Events indicate something has happened. In this they differ from the request-response interaction style popular on the Web. Event-based systems are declarative whereas request-response systems are interrogatory. The difference between events (“this happened”) and requests (“will you do this?”) offers benefits in looser coupling of components as well as semantic encapsulation (see On Hierarchies and Networks for more detail).
APIs have become an economic imperative for many companies. But APIs based solely on request-response style interactions limit integrations to those where one system always knows what it wants from the other. The calling service must script the interaction and the APIs simply follow along.
We envision a world where applications integrate multiple products and services as equals based on event-driven interactions. Event APIs following the form described in this document enable building such applications.
The Evented API specification provides details of how event generators and consumers operate and how event subscription works. All interactions are over HTTP to make the spec as flexible as possible. You can use any language to generate and consume events. We've tried to design the spec so that it is easy to implement--particularly for event generators.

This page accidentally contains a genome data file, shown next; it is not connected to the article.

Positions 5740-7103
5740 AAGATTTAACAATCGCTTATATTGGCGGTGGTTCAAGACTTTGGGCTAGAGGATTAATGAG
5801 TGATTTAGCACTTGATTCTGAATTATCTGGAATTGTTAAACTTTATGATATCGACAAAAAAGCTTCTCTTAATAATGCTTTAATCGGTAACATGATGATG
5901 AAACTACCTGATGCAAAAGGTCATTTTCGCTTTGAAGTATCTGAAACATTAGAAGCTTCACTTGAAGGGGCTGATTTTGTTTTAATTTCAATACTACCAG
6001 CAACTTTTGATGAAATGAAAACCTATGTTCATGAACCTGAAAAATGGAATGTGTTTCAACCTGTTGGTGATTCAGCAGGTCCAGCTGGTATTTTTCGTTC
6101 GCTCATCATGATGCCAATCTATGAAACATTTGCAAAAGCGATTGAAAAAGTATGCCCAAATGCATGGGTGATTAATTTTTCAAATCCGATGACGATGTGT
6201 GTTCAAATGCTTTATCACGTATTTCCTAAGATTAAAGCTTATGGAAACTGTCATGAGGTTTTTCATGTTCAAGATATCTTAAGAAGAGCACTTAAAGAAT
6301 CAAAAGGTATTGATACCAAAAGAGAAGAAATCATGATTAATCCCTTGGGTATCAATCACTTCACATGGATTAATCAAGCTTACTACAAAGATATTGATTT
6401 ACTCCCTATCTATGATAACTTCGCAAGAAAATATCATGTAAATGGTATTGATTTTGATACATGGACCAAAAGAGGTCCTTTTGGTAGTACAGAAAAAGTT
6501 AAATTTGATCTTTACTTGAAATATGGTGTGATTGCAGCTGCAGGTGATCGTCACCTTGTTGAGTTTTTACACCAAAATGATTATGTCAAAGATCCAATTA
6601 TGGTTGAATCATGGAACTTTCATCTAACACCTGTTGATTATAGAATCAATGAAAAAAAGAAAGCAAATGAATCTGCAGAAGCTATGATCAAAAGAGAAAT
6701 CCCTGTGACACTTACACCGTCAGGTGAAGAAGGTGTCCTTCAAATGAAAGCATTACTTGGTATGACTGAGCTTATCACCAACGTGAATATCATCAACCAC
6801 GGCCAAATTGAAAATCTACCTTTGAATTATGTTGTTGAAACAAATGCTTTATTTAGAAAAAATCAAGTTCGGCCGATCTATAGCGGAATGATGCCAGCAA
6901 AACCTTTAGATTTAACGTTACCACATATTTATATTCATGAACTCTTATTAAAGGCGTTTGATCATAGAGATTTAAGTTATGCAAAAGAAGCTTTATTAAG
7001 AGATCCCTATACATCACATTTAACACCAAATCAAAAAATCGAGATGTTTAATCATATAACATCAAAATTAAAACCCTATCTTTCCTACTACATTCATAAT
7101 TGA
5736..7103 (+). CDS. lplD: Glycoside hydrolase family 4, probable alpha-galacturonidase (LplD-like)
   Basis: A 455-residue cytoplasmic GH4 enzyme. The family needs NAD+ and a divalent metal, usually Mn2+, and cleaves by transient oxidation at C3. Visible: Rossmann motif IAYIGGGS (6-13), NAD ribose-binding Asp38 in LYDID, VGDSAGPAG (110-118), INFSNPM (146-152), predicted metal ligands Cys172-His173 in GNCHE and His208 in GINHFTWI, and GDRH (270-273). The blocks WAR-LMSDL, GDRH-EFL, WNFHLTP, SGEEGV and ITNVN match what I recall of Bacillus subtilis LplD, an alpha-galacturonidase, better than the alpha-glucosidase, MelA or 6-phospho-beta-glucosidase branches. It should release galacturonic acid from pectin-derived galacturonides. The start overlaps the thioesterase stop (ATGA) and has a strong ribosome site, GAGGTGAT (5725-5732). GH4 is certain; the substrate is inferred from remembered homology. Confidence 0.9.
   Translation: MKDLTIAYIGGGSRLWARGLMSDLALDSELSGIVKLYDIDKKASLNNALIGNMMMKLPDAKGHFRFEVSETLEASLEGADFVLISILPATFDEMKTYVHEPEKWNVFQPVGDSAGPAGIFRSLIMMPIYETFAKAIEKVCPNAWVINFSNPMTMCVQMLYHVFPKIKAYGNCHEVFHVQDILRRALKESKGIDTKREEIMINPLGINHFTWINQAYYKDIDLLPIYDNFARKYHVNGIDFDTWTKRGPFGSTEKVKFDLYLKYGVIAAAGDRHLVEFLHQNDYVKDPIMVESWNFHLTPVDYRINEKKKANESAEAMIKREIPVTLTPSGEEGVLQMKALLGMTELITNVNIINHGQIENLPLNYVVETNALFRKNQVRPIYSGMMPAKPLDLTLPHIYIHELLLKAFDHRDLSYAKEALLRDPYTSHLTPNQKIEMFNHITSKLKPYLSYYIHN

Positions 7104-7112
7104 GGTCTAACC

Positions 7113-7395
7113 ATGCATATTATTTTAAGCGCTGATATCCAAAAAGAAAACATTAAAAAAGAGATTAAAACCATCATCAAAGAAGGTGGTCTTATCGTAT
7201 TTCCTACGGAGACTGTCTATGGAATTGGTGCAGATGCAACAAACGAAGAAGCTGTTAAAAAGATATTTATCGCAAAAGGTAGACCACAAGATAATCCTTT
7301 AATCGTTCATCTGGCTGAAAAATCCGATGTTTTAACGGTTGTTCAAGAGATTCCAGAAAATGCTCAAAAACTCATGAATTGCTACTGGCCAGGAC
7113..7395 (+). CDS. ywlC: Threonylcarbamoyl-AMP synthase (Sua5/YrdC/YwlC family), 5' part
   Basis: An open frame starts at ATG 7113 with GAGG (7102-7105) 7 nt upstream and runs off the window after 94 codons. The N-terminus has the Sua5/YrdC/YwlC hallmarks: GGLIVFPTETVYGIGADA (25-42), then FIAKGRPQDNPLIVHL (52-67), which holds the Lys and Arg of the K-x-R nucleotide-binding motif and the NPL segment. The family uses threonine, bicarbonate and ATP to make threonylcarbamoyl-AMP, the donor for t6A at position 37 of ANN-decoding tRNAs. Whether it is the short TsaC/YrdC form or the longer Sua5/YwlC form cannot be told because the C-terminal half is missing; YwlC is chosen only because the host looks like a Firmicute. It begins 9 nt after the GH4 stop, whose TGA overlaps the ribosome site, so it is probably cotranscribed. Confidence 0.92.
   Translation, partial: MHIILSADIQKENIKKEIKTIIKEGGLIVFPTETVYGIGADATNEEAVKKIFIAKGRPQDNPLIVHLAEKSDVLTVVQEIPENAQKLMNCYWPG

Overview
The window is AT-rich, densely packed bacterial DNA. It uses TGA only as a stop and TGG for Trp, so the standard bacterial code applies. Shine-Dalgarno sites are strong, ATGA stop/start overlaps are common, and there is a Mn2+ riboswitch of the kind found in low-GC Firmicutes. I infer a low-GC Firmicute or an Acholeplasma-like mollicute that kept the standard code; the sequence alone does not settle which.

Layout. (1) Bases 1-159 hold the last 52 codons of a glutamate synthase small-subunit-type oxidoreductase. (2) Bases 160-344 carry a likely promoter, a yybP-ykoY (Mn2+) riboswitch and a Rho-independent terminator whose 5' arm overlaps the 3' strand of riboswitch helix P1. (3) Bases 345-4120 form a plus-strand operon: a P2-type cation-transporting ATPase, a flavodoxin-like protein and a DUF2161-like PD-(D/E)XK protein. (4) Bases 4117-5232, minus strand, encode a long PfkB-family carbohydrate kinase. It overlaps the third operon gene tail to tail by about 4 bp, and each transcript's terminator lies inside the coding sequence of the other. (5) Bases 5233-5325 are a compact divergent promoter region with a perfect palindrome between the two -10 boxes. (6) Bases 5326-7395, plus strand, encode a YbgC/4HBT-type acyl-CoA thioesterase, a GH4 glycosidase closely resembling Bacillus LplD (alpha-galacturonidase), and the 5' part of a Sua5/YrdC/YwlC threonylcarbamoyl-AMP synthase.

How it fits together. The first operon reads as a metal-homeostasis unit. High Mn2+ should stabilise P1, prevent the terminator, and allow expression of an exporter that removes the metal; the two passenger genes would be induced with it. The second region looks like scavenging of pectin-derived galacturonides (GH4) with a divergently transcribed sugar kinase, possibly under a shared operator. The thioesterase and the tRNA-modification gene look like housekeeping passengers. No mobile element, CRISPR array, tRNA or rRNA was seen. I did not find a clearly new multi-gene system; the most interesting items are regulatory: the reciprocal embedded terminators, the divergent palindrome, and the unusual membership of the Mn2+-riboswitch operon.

This site has an example event generator and an example event consumer for visualizing how the spec works. Visit the consumer and create a event signal URL, cut and paste it into the event generator, and start playing.
The Evented API specification was developed by Sam Curren and Phil Windley of Kynetx. Kynetx supports the Evented API, but the specification is independent and does not rely on any proprietary technology.